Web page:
Alcoholism and drug abuse cut across all age groups, races, and social and economic levels. They can be found in rural farm communities and modern high-rises; in high-tech companies and churches; among sports stars and suburban parents.
As a voter and citizen in your community, you can help make things better. Here are some kinds of community programs that researchers have found effective:
-- Peer leadership programs that train young people in skills needed to encourage healthy choices in same-age or younger students.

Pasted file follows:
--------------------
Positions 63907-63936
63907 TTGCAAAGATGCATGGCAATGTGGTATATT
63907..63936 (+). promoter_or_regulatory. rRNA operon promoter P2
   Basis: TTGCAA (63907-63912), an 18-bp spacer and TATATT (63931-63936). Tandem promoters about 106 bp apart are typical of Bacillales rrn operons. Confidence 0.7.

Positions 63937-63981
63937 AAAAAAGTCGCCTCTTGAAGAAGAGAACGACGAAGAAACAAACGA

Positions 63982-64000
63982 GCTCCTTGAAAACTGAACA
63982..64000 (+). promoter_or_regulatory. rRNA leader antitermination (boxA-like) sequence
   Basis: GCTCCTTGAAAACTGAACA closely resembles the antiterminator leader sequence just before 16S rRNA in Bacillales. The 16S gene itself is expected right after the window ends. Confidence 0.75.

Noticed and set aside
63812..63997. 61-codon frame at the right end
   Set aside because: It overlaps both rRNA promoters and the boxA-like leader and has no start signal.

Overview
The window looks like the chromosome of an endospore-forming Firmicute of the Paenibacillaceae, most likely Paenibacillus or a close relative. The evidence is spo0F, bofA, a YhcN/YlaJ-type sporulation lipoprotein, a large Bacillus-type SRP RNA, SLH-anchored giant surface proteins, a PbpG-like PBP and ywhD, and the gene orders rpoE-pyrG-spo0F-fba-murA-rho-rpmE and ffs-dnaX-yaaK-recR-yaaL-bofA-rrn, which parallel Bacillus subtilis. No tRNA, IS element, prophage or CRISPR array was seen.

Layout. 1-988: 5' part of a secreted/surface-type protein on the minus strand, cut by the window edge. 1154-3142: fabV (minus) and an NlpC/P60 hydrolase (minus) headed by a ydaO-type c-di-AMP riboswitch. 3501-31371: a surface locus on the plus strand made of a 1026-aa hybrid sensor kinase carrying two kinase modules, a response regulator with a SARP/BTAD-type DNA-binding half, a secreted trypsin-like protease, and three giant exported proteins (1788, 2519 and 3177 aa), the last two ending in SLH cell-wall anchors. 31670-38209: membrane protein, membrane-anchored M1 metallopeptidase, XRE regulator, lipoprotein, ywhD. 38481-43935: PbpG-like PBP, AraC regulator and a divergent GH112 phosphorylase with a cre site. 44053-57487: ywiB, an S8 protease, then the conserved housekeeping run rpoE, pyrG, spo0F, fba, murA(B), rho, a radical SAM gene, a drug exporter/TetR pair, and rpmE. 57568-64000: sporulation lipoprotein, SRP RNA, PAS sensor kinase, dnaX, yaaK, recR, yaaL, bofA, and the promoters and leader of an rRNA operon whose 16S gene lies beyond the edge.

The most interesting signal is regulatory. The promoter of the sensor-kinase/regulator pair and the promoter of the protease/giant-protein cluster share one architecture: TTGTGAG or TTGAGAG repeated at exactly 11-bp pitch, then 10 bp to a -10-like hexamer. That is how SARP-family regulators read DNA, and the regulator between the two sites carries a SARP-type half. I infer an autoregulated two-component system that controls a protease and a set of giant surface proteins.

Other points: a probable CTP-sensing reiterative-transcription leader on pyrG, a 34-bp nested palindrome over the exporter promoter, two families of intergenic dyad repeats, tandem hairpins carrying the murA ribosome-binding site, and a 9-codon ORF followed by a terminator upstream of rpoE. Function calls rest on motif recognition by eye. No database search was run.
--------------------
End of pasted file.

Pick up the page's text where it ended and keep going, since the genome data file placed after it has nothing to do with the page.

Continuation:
-- Active involvement of parents in the lives of young people, including mutual support groups and modeling abstinent behavior.
-- Big Brother/Big Sister or other mentorship programs that connect at-risk youth with caring adults who serve as good role models.
-- Life skills training in schools that teaches assertiveness in situations where young people may experience pressure to smoke tobacco, drink alcohol, or use drugs. This should start in the sixth or seventh grade.
In addition to encouraging these resources in your community, you can also work to make sure young people have healthy outlets such as jobs, chemical-free entertainment, athletic and arts outlets, and educational opportunities, all of which can provide fulfilling goals that help keep young people rooted in society instead of looking for an escape.
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